A few months ago, some members have talked about lost trust and about the team spirit having gone away. We have very much struggled with the separation of work roles and personal soul space. It felt so artificial, so sterile, in the beginning. We didn’t know anymore what to do with our relationships, our culture, our ways of relating. It took months and months for us to slowly experience to what degree we have been mixing work and personal relationships, how we use relationships to get work done and how work issues stand in the way of seeing each other as persons. Some work issues didn’t get addressed because of personal relationships, some personal relationships suffered as a result of tensions related to work issues. I struggled so much with the projections of others, and I still don’t always feel that I am seen as just the person I am when I am having a cup of coffee or lunch with a colleague. Positions and titles and old hierarchy habits do still creep in. What I say still counts as more than it should and sometimes I think I need to go away for this to really dissolve. I had tried to shut up for three months and have since learned to frame what I say as “just an opinion” or “just a pitch” when I am not speaking from any role I am energizing. Yet, it takes more than me to change all of that. We all are required to bring so much courage and openness and vulnerability to work and we are maybe just now ready to start understanding what it takes in terms of safe spaces where we can expose our weaknesses and problems in the spirit of learning and developing forward. One step at a time.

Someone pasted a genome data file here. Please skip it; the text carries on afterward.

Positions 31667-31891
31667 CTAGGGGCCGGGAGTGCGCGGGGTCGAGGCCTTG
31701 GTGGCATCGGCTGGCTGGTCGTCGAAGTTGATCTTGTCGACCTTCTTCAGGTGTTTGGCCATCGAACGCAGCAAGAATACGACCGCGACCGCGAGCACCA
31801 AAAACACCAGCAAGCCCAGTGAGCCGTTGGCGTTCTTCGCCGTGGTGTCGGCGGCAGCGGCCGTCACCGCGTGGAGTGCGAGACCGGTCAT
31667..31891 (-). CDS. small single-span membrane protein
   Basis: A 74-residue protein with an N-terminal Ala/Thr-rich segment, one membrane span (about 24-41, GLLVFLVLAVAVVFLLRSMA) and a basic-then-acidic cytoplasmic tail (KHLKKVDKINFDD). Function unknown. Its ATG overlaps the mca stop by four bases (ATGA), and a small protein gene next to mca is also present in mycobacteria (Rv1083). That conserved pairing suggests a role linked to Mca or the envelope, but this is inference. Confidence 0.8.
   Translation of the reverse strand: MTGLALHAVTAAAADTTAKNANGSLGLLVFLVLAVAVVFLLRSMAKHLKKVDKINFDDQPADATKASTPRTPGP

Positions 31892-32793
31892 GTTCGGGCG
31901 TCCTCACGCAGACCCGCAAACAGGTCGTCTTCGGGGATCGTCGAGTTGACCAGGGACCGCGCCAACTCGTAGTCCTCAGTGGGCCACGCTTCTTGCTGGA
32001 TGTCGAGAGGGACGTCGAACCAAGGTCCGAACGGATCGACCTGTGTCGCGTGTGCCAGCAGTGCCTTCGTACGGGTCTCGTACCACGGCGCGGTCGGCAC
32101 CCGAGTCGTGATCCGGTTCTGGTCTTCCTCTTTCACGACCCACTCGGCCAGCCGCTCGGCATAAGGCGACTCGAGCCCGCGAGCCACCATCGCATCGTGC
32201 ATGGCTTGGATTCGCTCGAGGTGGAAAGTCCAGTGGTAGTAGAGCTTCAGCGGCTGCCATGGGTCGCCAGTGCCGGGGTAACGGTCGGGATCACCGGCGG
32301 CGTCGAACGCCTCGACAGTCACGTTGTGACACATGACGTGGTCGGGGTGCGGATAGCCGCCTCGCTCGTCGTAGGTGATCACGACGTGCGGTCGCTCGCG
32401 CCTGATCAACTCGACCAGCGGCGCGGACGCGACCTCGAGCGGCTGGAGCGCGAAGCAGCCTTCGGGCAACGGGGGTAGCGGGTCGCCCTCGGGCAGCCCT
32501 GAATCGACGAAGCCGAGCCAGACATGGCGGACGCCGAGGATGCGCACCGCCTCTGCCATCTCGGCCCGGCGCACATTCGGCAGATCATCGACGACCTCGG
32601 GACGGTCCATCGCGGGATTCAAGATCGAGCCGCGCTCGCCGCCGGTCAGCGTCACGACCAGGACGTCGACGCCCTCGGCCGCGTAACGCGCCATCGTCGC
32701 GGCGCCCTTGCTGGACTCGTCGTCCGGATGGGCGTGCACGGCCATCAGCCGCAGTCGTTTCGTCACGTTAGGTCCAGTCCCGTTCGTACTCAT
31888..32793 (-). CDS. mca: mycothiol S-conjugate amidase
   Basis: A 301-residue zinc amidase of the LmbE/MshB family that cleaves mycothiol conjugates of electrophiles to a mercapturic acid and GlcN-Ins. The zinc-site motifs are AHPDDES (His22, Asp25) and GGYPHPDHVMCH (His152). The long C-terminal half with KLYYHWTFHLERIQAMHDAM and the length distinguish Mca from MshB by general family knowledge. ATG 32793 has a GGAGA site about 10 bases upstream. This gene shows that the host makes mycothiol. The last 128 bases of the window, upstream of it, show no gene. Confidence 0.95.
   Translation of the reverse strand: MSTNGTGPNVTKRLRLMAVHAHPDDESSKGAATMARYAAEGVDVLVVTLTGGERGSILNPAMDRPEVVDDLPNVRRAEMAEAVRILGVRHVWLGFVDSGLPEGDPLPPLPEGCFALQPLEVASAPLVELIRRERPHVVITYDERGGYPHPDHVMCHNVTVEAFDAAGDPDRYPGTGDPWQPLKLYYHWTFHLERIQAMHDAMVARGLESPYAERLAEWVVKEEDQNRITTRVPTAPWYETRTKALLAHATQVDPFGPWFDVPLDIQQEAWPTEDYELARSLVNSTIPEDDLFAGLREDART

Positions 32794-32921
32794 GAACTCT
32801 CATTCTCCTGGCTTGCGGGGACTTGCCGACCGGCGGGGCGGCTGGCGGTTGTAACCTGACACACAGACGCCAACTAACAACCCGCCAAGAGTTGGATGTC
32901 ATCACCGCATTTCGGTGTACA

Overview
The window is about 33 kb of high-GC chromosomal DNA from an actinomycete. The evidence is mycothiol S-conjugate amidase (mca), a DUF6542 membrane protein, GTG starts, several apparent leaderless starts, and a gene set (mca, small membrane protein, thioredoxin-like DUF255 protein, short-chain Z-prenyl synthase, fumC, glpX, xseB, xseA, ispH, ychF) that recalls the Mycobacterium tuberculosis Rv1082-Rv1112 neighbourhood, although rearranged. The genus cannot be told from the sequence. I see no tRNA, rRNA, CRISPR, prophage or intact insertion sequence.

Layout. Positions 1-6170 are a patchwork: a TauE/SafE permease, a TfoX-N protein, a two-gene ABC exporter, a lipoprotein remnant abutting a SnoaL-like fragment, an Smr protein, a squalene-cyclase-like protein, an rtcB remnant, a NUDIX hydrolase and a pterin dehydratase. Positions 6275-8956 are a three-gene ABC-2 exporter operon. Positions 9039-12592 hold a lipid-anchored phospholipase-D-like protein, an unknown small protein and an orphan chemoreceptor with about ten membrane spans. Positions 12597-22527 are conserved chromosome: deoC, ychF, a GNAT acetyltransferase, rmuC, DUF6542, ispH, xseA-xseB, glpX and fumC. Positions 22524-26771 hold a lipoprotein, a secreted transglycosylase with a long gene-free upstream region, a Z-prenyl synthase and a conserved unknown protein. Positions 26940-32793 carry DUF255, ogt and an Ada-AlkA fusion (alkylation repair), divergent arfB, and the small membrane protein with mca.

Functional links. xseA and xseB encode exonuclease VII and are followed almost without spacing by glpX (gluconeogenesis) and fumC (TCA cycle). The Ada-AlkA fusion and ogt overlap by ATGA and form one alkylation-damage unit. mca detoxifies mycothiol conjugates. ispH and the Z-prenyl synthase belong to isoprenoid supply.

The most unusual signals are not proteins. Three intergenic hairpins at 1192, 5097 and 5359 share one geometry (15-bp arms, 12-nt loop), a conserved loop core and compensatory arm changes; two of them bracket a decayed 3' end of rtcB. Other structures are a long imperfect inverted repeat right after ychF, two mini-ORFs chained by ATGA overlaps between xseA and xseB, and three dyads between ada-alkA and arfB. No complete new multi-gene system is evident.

To me, that one step at a time is clearly the best thing Holacracy brought to me. Rather than masterminding re-organization or strategy, or solving any complex issues, my biggest learning right now relates to trusting that one step at a time is all that is needed and the very likely best way to solve any complex issue. Steps in Holacracy are tensions and tensions are positive. That is learned by now and acquired. Yet, there is so much that lies still ahead of us. One of the future challenges is how to bring in our faculty and our students into a more self-organizing, power distributed organizations. Deliberately developmental company (DDC) is what they call places like ours; and we want to share such experiences with our students who come to BSL to learn about how to be responsible leaders in a fast evolving world. Organizing around purpose is one important element of that and it has brought a dynamic of innovation at BSL that was entirely unimaginable just 9 months ago. We have come a long way on our journey from static individual performers to an inter-connected agile organization in just 9 months. I am so grateful to my colleagues for this journey, after many lonely years, I feel that I have partners and peers again I can truly work, share, play and co-create with. And this is just the beginning!

Katrin Muff, PhD

Active in thought leadership, consulting & applied research in sustainability & responsibility, and directing the DAS & DBA programs

 

The body does not lie

Develop your body’s non-verbal communication by using archetypal movements to transmit a message, and use your communication style to overcome challenges that habitually set introverts and extroverts apart.

Our BSL Professor Vanya Loroch and his colleague, Anthony Hughes, teach an approach to understanding effective vocal and non-verbal communication with two objectives in mind: to make us aware of different body movements and sounds of the voice that transmit specific real messages, and to show that by deconstructing these movements, we can learn to apply the archetypes to communicate more effectively the way what we want. How does this work?